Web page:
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Implications of Food Subsistence for Monetary Policy and Inflation

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We introduce subsistence requirements in food consumption into a simple new-Keynesian model with flexible food and sticky non-food prices. We study how the endogenous structural transformation that results from subsistence affects the dynamics of the economy, the design of monetary policy, and the properties of inflation at different levels of development. A calibrated ver We introduce subsistence requirements in food consumption into a simple new-Keynesian model with flexible food and sticky non-food prices. We study how the endogenous structural transformation that results from subsistence affects the dynamics of the economy, the design of monetary policy, and the properties of inflation at different levels of development. A calibrated version of the model encompasses both rich and poor countries and broadly replicates the properties of inflation across the development spectrum, including the dominant role played by changes in the relative price of food in poor countries. We derive a welfare-based loss function for the monetary authority and show that optimal policy calls for complete (in some cases nearcomplete) stabilization of sticky-price non-food inflation, despite the presence of a foodsubsistence threshold. Subsistence amplifies the welfare losses of policy mistakes, however, raising the stakes for monetary policy at earlier stages of development.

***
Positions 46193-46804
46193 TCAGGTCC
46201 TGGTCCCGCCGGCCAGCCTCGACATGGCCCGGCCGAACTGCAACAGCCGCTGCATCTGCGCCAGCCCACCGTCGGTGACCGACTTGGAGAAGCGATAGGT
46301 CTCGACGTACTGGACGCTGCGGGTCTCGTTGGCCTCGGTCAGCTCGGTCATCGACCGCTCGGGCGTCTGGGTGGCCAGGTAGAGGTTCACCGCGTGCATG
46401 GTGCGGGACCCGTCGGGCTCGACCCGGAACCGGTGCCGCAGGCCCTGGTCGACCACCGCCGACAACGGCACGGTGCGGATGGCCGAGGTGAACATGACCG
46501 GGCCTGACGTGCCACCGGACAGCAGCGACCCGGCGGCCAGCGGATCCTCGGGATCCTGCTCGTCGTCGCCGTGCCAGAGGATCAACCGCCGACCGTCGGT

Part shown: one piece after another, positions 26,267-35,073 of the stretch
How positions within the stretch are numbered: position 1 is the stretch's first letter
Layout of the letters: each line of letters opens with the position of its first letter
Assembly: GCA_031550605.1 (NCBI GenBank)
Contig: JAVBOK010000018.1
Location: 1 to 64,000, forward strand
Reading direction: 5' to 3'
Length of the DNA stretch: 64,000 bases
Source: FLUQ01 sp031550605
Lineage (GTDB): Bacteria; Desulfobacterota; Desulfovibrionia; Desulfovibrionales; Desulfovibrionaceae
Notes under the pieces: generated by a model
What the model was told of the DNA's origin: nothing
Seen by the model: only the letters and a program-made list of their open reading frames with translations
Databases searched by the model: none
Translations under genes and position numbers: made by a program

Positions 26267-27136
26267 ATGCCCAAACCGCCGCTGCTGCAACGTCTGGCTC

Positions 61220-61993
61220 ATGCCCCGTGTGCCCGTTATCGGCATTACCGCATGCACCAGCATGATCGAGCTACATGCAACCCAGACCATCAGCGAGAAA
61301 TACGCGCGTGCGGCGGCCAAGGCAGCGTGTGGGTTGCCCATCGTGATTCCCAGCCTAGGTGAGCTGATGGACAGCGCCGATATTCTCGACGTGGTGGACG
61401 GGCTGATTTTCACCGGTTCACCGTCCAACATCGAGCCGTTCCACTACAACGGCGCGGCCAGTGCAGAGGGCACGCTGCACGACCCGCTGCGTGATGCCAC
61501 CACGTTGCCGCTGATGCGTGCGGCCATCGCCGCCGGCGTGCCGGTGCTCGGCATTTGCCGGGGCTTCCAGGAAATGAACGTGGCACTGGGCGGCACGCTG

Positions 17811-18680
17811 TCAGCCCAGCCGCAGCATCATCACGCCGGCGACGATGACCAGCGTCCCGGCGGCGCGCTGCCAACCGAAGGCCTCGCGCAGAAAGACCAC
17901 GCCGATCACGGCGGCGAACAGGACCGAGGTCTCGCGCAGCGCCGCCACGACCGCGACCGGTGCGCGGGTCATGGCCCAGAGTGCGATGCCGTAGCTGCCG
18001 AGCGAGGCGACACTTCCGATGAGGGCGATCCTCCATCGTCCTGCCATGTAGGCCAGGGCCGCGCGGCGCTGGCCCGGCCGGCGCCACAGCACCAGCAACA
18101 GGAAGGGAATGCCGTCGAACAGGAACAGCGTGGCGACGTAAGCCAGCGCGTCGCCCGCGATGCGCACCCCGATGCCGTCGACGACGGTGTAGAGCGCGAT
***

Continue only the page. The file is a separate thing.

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We introduce subsistence requirements in food consumption into a simple new-Keynesian model with flexible food and sticky non-food prices. We study how the endogenous structural transformation that results from subsistence affects the dynamics of the economy, the design of monetary policy, and the properties of inflation at different levels of development. A calibrated ver We introduce subsistence requirements in food consumption into a simple new-Keynesian model with flexible food and sticky non-food prices. We study how the endogenous structural transformation that results from subsistence affects the dynamics of the economy, the design of monetary policy, and the properties of inflation at different levels of development. A calibrated version of the model encompasses both rich and poor countries and broadly replicates the properties of inflation across the development spectrum, including the dominant role played by changes in the relative price of food in poor countries. We derive a welfare-based loss function for the monetary authority and show that optimal policy calls for complete (in some cases nearcomplete) stabilization of sticky-price non-food inflation, despite the presence of a foodsubsistence threshold. Subsistence amplifies the welfare losses of policy mistakes, however, raising the stakes for monetary policy at earlier stages of development.

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